Endocrinology in Sports Top


Endocrinology offers numerous interventions which can be safely used for sports performance enhancement as shown in [Figure 2]. Adequate maternal nutrition and correction of the four pillars of transgenerational karma (hemoglobin, blood pressure, glycemia, and weight gain) during pregnancy allows proper growth of the fetus in utero and the birth of a healthy child.[9] This sets the foundation for a successful career in sport, by preventive endocrinology measures designed to facilitate the growth of a healthy mind and body, with efficient bones and muscles. Evidence-based interventions such as good nutrition, regular exercise, adequate sunlight exposure, calcium, Vitamin D help create a sports-loving generation of citizens. During adulthood, the role of endocrinology is in screening, early detection, and timely management of the disorders to prevent the suboptimal sports performance.
Figure 2: Endocrine levels of intervention

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Endocrinology pays special attention to gender-related issues in sports. Gender identification and hyperandrogenism are contentious issues about women athletes.[10] Sports endocrinology includes the screening, diagnosis, and management of such conditions in its ambit. It is pertinent to revisit the principles of quaternary prevention in this regard: one must avoid over labeling and over the treatment of endocrine dysfunction at all costs.[11] Sports endocrinology also works to prevent the misuse of anabolic hormones and other interventions in the sports community.[12] The detection, prevention, and management of doping of anabolic steroids, insulin, growth hormone, thyroxine, or other endocrine drugs is an integral part of the discipline. A thorough understanding of the complex interactions between sports and endocrinology can facilitate effective performance on the sports field while ensuring safety and sustainability of sports career as well.


   Sports, Endocrinology, and the Society Top


Sports and endocrinology are dynamic disciplines, which are inexorably intertwined in our environment and the society. A physical environment which is conducive to sports and physical fitness (cycle pathways, open-air gymnasia, and playgrounds) will improve the endocrine health of the community as well. Environmental toxins, exposure to endocrine disruptor chemicals may vitiate not only hormonal function but participation in sports as well.[13] The dangerous Ps (plastics, pesticides, pollutants, and phones) discourage healthy sporting activities in the society. The psychosocial environment of the society is equally relevant to sports and endocrinology. Nonsupportive or hostile psychological and social situations discourage participation in physical and recreational sports. They also prevent persons with endocrinopathy from following appropriate lifestyle modification therapy.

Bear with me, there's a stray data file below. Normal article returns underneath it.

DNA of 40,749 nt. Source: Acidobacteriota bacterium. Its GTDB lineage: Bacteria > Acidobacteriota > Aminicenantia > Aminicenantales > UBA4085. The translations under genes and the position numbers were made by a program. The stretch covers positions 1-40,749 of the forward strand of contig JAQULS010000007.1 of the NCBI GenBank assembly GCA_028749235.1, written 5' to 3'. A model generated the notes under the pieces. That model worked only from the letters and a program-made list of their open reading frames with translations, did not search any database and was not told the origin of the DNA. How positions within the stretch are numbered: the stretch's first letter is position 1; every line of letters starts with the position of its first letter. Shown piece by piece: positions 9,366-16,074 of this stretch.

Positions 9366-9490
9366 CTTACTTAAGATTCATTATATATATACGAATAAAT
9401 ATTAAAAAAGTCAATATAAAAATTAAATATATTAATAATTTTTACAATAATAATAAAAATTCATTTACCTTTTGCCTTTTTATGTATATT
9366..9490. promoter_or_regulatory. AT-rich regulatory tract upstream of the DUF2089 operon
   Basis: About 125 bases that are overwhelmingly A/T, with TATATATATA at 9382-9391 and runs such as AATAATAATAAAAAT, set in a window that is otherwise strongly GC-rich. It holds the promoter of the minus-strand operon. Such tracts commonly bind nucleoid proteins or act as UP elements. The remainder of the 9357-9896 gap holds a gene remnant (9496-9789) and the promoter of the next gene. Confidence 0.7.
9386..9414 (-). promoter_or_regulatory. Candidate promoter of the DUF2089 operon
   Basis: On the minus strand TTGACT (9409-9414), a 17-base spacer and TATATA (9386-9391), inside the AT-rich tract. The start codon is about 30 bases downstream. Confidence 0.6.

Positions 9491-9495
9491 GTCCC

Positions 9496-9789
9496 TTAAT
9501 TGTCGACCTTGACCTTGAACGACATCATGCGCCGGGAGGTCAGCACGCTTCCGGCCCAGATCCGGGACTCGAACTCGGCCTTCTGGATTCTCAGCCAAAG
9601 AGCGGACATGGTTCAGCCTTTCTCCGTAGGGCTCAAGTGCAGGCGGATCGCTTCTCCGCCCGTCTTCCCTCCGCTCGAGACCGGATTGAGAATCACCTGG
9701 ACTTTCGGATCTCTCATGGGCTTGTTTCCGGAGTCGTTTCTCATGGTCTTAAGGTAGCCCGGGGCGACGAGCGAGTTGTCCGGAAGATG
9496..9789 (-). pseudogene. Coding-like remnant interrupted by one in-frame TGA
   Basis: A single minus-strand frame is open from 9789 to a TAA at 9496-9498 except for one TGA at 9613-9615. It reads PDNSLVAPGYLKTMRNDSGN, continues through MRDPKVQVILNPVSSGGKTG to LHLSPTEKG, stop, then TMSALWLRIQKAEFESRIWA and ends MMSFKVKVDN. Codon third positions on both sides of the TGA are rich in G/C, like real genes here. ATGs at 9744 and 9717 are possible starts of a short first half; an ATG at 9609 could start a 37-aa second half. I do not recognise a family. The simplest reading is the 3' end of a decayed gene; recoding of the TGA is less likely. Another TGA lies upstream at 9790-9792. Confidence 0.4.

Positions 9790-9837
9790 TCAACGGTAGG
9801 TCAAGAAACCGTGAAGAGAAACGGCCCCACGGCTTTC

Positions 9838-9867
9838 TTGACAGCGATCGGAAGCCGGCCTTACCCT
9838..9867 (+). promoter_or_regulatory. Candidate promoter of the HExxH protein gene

Resolution Top


We, the participants of the 48th Annual conference of the Endocrine Society of India, from 10 countries spanning all five continents, including endocrinologists, sports medicine specialists, physicians, clinical pharmacologists, and nutritionists, meeting here in Bhubaneswar, India on November 18, 2018, hereby resolve to:

  1. Promote the subspecialty of sports endocrinology within the disciplines of endocrinology and sports medicine
  2. Facilitate optimization of endocrine health in sportspersons, on and off the sports field
  3. Encourage appropriate use of sports to prevent and manage endocrine and metabolic dysfunction
  4. Prevent misuse and abuse of endocrine interventions in the field of sports and elsewhere
  5. Minimize the potential of endocrine and metabolic injury or dysfunction due to sports
  6. Promote the interest in sports endocrinology among the medical fraternity.


To achieve the above-mentioned objectives, we resolve to work with all stakeholders from relevant disciplines, including sportspersons, coaches, policymakers, and sports administrators. We will also utilize all feasible means of communication to spread awareness about the endocrine health in sports and optimal use of sports in the management of endocrine disorders.